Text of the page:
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Spectacular Norwich art show is ready to go

PUBLISHED: 16:00 12 June 2010 | UPDATED: 17:14 01 July 2010

Philip Haynes, whose work was featured in last year's end of year show at the Norwich University College of the Arts

Philip Haynes, whose work was featured in last year's end of year show at the Norwich University College of the Arts

Steve Downes

A taste of Norwich and Norfolk's creative future will go on show at an eagerly-awaited exhibition in the city later this month.

Students at the end of their final year at Norwich University College of the Arts (Nuca) are putting the finishing touches to their displays at the end of year show, which runs from June 23-29.

A taste of Norwich and Norfolk's creative future will go on show at an eagerly-awaited exhibition in the city later this month.

Students at the end of their final year at Norwich University College of the Arts (Nuca) are putting the finishing touches to their displays at the end of year show, which runs from June 23-29.

The show is critically important to the students, for some of whom it will lead to job offers, future exhibitions, and income from the sale of work.

In recent years, headhunters have descended on the exhibition at the St Georges Street university college from a host of top London design agencies, scouting for new talent to work with them.

They service big brands including Barclays, Sainsbury, Stella Artois, Coca-Cola, Disney and Hovis.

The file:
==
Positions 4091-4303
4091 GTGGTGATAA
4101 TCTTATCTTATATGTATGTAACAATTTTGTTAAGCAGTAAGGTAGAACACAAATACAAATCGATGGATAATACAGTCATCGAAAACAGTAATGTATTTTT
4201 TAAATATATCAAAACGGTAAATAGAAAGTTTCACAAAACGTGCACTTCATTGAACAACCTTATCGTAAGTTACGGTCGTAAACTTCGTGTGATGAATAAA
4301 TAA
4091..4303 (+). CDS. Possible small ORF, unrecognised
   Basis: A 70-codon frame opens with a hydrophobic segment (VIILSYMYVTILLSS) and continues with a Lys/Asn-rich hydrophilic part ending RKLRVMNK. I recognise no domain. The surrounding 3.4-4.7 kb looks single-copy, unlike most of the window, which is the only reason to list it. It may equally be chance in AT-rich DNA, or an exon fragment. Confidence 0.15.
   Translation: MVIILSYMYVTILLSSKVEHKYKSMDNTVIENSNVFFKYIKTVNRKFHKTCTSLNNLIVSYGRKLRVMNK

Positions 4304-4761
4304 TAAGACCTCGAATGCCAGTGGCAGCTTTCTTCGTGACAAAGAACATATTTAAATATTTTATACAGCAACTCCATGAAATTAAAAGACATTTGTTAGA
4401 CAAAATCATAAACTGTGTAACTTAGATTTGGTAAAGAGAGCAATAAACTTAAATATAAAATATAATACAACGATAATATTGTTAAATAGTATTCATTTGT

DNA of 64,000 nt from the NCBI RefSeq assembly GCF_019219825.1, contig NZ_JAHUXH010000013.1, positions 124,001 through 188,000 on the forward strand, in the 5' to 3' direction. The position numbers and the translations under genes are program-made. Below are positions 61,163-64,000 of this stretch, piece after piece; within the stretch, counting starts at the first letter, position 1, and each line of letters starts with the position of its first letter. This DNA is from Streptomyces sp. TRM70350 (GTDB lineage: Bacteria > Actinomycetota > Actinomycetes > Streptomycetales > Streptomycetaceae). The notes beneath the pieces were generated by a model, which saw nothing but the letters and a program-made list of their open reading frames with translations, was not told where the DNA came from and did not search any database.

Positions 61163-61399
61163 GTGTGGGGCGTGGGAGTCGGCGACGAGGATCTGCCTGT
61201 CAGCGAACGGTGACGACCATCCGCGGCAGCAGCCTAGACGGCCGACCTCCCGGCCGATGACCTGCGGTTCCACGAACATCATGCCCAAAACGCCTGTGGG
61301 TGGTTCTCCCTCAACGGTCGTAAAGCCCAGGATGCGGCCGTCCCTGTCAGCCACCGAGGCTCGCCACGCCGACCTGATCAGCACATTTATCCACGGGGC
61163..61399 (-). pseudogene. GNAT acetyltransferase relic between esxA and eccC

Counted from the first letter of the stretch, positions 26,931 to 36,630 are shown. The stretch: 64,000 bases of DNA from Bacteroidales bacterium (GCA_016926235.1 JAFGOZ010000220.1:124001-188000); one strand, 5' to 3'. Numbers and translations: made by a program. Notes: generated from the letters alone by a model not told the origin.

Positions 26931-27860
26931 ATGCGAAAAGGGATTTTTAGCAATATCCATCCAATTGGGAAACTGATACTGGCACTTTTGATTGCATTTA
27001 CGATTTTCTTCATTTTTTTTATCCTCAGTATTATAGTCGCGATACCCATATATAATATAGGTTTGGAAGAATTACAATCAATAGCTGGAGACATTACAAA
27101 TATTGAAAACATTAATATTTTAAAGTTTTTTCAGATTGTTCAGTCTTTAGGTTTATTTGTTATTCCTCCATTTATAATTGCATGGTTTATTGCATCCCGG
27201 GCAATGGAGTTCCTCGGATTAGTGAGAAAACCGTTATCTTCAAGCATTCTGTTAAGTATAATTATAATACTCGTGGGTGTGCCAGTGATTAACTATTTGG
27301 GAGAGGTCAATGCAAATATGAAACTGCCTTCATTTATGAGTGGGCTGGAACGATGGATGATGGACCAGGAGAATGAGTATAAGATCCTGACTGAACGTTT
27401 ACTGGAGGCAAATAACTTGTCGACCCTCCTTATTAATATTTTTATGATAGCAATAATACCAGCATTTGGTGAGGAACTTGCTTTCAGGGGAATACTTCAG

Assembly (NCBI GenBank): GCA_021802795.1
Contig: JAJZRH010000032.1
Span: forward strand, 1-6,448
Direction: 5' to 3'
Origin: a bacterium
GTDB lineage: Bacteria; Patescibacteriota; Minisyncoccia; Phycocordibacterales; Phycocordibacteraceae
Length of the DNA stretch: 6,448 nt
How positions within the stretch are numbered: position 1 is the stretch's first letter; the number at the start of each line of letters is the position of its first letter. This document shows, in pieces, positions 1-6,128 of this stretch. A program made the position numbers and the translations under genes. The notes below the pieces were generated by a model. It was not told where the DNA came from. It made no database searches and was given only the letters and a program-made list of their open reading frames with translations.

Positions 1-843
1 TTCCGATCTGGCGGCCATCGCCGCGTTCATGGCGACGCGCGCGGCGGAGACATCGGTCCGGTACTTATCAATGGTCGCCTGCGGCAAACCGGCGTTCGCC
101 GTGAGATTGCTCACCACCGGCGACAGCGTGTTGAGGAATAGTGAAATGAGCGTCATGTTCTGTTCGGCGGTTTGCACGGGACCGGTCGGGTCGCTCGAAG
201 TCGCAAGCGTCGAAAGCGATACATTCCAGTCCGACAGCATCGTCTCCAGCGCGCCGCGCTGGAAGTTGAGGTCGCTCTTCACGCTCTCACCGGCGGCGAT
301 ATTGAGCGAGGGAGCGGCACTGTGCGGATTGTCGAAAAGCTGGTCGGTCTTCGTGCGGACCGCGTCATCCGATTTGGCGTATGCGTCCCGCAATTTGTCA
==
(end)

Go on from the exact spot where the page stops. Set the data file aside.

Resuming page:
The 2010 degree shows will take up much of the St Georges' Street campus, with thousands of members of the public set to attend throughout the week. Entry is free, with the doors open between 10am and 4pm each day.

The shows are a bridge between student and professional life, according to fine arts course leader Carl Rowe.

He said: “The exhibitions are incredibly important for our students. Exhibiting in a public context such as this is a test of their professional awareness skills that are taught throughout the course.

“Many students will sell their work at the event, while others will receive job offers, exhibitions in galleries or commissions.”

Work on show will range from well established courses in fine art, textiles, graphic design, illustration and photography, to intriguing avenues of creative endeavour covered by visual studies, graphic communication, creative writing and surface design.

There will also be work from leading edge courses in the realms of digital media such as games art and design, film and video, design for publishing and animation.

Nuca principal Prof John Last said: “The degree shows mark the culmination of three years' study and practical application from our students.

“They offer a fascinating insight into the creative drives propelling the newest generation of creatives entering the world of work.”

Nuca is an independent higher education institution within the university sector that has been established in a number of different guises for 165 years.

For more information, visit www.nuca.ac.uk.

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